At the same time the Beatles themselves were experimenting more openly with Eastern mysticism under the Maharishi Mahesh Yogi and more publicly with drugs and dime-store surrealism. The Pepper song Lucy in the Sky with Diamonds sounds like an acid trip and has the letters LSD in the title, yet it is presented as a simple song about love found, lost and found again. A double entendre, rest assured.


The Beatles’ two-LP White Album of 1968 pointed toward the emerging era of late-1960s nihilism, with aggressive bits like Helter Skelter – which provoked killer Charles Manson – and Back in the USSR, which certainly sounded jokey but in fact was part of the subtle and not-so-subtle politicization by the left not only of the Beatles, but of popular culture in general. Still the White Album carried on in the melodic tradition with pleasing and tuneful offerings like Blackbird and Dear Prudence.


Becoming more politically active and releasing in 1969 as a solo artist Give Peace a Chance – which became a hymn of the anti-war movement – Lennon became even more contentious than ever and was hounded in the 1970s over his anti-Vietnam War activities by the Nixon administration which sought to deport him over an old marijuana conviction.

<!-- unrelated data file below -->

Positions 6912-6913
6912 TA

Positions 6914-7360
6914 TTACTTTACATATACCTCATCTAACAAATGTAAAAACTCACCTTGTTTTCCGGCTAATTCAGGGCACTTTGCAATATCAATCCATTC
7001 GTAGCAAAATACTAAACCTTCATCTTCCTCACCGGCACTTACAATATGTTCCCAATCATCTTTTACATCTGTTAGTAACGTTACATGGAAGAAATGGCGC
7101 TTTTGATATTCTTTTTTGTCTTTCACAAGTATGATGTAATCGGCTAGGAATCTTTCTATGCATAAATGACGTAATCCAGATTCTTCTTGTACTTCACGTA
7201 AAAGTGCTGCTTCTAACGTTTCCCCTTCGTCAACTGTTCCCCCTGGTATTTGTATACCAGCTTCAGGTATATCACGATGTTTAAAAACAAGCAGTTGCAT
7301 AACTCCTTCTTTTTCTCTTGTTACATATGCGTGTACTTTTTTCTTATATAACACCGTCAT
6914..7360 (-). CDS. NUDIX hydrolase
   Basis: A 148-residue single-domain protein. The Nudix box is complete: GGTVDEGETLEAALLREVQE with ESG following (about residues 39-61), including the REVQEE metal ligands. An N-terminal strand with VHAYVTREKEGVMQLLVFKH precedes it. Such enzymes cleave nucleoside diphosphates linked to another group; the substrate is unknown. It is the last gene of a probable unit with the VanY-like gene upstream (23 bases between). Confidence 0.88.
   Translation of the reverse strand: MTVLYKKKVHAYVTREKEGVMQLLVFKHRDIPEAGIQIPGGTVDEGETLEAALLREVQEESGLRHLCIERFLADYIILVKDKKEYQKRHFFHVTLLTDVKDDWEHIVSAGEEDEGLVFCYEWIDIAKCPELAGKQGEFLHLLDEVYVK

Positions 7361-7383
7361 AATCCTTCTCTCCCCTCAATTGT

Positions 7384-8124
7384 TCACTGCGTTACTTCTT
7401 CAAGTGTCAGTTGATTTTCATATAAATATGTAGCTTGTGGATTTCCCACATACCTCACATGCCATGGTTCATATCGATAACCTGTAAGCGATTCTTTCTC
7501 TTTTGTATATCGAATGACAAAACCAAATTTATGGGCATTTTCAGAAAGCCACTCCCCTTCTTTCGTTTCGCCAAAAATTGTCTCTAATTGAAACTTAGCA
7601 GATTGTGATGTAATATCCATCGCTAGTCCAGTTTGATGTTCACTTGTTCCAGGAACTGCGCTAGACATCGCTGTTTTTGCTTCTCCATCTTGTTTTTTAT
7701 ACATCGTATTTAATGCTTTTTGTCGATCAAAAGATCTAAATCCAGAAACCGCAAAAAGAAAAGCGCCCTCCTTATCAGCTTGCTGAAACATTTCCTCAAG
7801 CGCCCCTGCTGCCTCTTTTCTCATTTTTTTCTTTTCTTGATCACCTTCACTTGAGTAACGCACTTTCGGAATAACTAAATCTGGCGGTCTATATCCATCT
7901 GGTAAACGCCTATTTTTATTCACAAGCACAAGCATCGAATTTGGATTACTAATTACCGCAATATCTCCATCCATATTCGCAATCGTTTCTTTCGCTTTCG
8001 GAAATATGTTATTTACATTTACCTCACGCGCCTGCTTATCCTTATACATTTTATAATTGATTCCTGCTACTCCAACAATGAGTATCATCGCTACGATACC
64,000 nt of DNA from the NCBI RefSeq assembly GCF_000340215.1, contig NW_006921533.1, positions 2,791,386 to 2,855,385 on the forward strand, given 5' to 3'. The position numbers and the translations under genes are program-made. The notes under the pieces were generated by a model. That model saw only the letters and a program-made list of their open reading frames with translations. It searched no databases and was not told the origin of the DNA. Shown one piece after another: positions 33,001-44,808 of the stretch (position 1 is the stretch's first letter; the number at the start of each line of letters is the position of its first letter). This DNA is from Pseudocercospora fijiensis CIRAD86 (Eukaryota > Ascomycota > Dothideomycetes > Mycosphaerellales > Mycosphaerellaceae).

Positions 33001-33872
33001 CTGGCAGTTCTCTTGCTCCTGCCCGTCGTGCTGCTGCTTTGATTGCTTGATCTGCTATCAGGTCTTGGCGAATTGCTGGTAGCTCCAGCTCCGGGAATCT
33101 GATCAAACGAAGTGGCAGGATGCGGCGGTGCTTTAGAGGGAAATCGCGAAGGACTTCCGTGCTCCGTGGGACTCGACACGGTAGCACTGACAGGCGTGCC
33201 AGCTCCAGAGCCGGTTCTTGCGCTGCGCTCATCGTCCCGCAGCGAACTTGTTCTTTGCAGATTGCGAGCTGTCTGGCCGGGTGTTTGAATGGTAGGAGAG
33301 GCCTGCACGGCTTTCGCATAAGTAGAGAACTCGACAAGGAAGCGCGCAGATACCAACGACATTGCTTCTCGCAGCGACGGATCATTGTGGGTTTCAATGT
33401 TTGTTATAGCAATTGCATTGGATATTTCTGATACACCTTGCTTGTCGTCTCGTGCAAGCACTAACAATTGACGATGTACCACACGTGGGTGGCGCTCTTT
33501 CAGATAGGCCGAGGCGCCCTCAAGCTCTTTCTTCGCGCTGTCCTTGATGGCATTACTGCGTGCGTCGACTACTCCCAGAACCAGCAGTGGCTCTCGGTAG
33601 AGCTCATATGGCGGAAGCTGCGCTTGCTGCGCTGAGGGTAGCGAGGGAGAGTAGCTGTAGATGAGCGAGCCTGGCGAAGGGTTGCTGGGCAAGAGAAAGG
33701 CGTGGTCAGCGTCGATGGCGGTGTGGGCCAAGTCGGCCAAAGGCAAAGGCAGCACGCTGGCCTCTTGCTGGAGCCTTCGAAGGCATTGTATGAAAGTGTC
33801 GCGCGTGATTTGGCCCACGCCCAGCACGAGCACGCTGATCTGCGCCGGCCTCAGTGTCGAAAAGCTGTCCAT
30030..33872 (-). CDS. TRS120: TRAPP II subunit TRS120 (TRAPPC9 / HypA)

Lennon was an obvious target for many in a still somewhat conservative America – a divisive, outspoken increasingly left-wing British-born musical star choosing to live in the United States, to consort with American radicals and to become a staunch critic of American policy.


During the 1970s he released songs like Working Class Hero and Power to the People, both politicized offerings that showed Lennon increasingly diverging away from music for entertainment’s sake.


After stepping out of the limelight for five years, Lennon emerged in 1980 with an album called Double Fantasy and the harmonious Imagine, perhaps his single most remembered work, which sounds innocent enough but in fact is a world anthem of socialism/atheism with the opening lyrics “Imagine there’s no heaven…” and then further on,  “Imagine all the people, living for today…”


Yet genuine progress is not built by people living only for themselves day to day in a faithless morass. That is a socialist concept that ultimately leads to cultural destruction.


Mark David Chapman, who shot Lennon in the back with four hollow-point bullets as Lennon entered  his residence at The Dakota in New York City on that fateful night, could not have been more the opposite. Chapman was a nobody, a depressed, suicidal loser who wanted ‘to be somebody’.  And he certainly got his wish.